Rebuilding stable financial markets

The financial crisis marks the beginning of a new era on financial markets. Massive change has set in. This creates the opportunity to rebuild a strong system that operates on a sufficient capital base, where the risks accumulated in financial institutions balance sheets correspond to their risk-bearing capabilities, where corporate behavior is aligned to long-term return incentives instead of short-term leveraging and speculation and where investors and borrowers can count on long-term stability and are advised in their best interest. Business models will have to change, we need better regulation and more effective international supervision, with a holistic view on risks, combining micro- and macro-prudential perspectives.

In the end we should strive to create financial markets where

Consumers are financially literate and making independent decisions on their financial needs, choosing from a wealth of solid and comprehensible financial products for saving, financing and risk management.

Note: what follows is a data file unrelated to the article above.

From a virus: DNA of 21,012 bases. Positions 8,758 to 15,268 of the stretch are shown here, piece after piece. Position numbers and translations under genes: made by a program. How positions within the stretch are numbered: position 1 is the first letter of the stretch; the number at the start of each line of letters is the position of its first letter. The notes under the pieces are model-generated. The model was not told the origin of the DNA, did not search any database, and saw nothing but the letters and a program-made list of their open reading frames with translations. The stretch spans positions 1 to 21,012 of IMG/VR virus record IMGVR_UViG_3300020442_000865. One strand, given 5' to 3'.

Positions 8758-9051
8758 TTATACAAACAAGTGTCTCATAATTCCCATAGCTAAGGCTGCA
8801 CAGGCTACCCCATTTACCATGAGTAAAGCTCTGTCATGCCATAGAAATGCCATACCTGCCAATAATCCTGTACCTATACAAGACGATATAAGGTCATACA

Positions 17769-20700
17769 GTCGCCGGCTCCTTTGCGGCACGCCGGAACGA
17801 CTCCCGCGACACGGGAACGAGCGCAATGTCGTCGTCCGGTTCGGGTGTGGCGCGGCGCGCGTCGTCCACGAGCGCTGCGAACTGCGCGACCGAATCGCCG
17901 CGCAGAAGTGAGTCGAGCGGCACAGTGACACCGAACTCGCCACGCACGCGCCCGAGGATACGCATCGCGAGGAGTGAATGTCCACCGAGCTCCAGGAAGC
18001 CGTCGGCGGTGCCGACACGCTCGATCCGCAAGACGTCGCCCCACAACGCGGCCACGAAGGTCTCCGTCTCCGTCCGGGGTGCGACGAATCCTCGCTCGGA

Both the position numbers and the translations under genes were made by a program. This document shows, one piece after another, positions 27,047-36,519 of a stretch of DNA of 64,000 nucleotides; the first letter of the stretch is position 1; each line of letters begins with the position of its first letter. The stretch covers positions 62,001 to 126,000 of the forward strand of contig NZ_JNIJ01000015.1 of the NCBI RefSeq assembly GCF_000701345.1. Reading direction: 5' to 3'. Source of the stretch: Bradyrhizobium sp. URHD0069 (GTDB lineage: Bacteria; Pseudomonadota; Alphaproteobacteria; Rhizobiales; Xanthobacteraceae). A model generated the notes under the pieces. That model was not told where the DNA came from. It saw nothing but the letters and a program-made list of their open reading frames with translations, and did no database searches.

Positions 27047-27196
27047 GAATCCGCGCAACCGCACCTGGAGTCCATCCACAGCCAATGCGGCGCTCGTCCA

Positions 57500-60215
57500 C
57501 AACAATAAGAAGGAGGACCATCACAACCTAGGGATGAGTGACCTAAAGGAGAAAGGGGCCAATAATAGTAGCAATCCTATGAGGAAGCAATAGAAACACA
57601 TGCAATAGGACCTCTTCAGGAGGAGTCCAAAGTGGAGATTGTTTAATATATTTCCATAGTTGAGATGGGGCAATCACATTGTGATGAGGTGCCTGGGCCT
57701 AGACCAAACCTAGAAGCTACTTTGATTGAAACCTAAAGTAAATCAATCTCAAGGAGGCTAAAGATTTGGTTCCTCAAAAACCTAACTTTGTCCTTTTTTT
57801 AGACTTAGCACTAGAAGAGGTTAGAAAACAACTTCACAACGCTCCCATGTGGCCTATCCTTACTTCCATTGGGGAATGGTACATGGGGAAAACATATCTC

Corporations have sufficient access also to long-term financial funds and can draw on proven instruments of risk management to shield them against various calamities and financial risks.

Institutional Investors are capable of analyzing the inherent risks of their portfolios based on concise information on the financial products they buy; if using external expertise such as rating agencies they understand their models and underlying assumptions.

Financial Service Providers operate under prudent supervision and are able to absorb risks on behalf of their customers; they strive to develop a business relationship into a long-term partnership by offering high quality advice and transparent products.

Governments concentrate on setting an internationally agreed regulatory
framework and need not interfere into the businesses of banks and insurers.

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